Back in June of 2020, Desmond Lim wrote in telling us that Singapore had created their own COVID contact tracing app called TraceTogether and as expected, it had some big problems. He said the backlash was quick as peoples’ phone batteries were dying quickly since they accessed your location constantly in the background. It was a perfect example of what Bart was telling us about at the time, and we talked about governments’ really hoping to have increased tracking capabilities of their citizens and avoiding using the Apple/Google API that wouldn’t let them do that. They eventually got the app working well and it’s in widespread usage in Singapore.
The TraceTogether app has two basic functions. First, is Bluetooth tracing to see who you’ve been near. But in Singapore, they also have a system where when you enter a mall or shop, you scan a QR code in the TraceTogether app that identifies where you’ve been where in case of an outbreak. If you don’t have a smartphone, they also have Bluetooth tokens you wear on a lanyard that have a QR code on them so those can be scanned and traced. He said he’s seen parents with a few tokens around their necks for their young kids and aged parents.
A few weeks ago I contacted Desmond again because I read an article in Bloomberg that explained Singapore did exactly what was feared, they used the TraceTogether app to solve a crime. I was curious to hear Desmond’s take on the situation.
Desmond replied with a detailed version of what happened in his country and the reaction of the citizens of Singapore. It’s a fascinating story of the culture in Singapore mixed with technology. I’d like to share it with you.
Wow, didn’t know something like that would go out of the country.
Okay, just to recap on what happened. When the contract tracing app was launched, we had the assurance by the government that it will only be used for the COVID-19 situation. A number of months ago, the police found a manslaughter suspect using the contract tracing data that was found on the victim’s phone. This was brought up by a member of parliament (MP) of the ruling party and it was then that the public knew the app data was used for something else besides the COVID-19 situation.
Boy was the public angry. The Minister in charge of the app said it was an oversight on his part to say that it will never be used for anything else because there is an overarching law that allows the police to use any data deemed relevant to a serious crime investigation and this law supersedes everything else.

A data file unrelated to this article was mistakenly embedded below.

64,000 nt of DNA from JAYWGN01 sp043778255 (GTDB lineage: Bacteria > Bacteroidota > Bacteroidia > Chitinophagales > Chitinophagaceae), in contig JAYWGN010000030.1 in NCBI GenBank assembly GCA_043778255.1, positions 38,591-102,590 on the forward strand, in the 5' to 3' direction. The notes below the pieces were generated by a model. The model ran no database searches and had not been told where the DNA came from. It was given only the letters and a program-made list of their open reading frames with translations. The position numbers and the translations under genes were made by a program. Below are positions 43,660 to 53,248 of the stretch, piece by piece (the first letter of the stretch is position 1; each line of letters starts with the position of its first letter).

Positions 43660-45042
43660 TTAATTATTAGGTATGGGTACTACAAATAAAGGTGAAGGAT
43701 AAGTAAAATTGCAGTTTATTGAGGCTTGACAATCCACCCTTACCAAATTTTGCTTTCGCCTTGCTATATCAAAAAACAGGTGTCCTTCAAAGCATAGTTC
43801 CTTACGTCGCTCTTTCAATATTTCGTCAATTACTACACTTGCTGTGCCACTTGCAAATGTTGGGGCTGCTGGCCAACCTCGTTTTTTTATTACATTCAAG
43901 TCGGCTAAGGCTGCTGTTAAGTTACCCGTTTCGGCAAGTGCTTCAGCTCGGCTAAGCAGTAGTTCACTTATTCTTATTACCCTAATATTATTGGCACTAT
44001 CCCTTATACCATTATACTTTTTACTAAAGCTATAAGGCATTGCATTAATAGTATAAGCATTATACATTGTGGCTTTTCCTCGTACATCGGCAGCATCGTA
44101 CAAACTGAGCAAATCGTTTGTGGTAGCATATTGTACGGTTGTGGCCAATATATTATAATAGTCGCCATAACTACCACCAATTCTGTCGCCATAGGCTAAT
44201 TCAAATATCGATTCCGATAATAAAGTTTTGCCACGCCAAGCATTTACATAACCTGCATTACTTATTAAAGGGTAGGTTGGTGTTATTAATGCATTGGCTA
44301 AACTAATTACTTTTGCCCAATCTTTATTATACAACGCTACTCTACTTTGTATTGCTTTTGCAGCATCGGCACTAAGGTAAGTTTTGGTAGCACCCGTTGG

Singaporeans wanted blood and there was a lot of comments on the local papers and blogs that stated:
We understand nobody can know all the laws in a country but nobody in the government works in silo, does this mean that nobody in the whole police force or the Ministry of Law knew about this?
Why is it, it needed an MP to bring it up before we knew about it?
The thing is, most of the comments stated one thing, we don’t mind the police using that data to solve a manslaughter crime, what we were really angry about is that the government would be happy to just keep quiet about it if nobody knew or brought it up. If they had just said, “Hey we made a mistake, we are actually using this data to solve a crime”, Singaporeans would have just read it and it would be yesterday’s news immediately.
The noise was so loud that parliament had to create a bill (fast-tracked) to say that the contact tracing data will only be used for serious crimes like murder, rape, terrorism, etc. It is a very narrow list. It was introduced in parliament yesterday (Monday SGT) and will be debated on today and should pass by latest tomorrow.
The funny part about this whole situation shows that the government hasn’t had a full grasp of the situation. It wasn’t the data that we are concerned about. Singaporeans trust our government and our justice system. What we were really unhappy about is that they didn’t tell when it happened and it felt that they just wanted to hide it and hope it will never see the light of day. For this is an embarrassment to the ruling party to have missed this little part in our law. We wanted an apology and would have been happy with that, the extra law is nice icing.
One thing you need to know about our country, we don’t protest (not that we can if we wanted to), we vote. So this will stay with us for a long time and before the next general elections, somebody will bring this up and the whole country will remember about it.
A few days later, Desmond sent along a follow-up email:
The legislation passed yesterday SGT (with all MPs in agreement) but with an interesting twist, the government actually apologised for not disclosing it earlier. Allison, I think this might be the year, Singapore will snow.
Thank you so much for sending this in, Desmond. It’s a fascinating story of the differences in cultures around the world. I can’t speak for most countries but I can guarantee that in the U.S. we’d be angry for them not telling us and angry with them for doing it in the first place and angry if they apologized and angry if they made a law allowing the use of the data and angry if they made a law not allowing the use of the data! In fact, I may write my congress critter in advance about this!
But seriously, thanks so much Desmond for sharing the story to give us a peek behind the curtain into life in a country I hope to visit one day.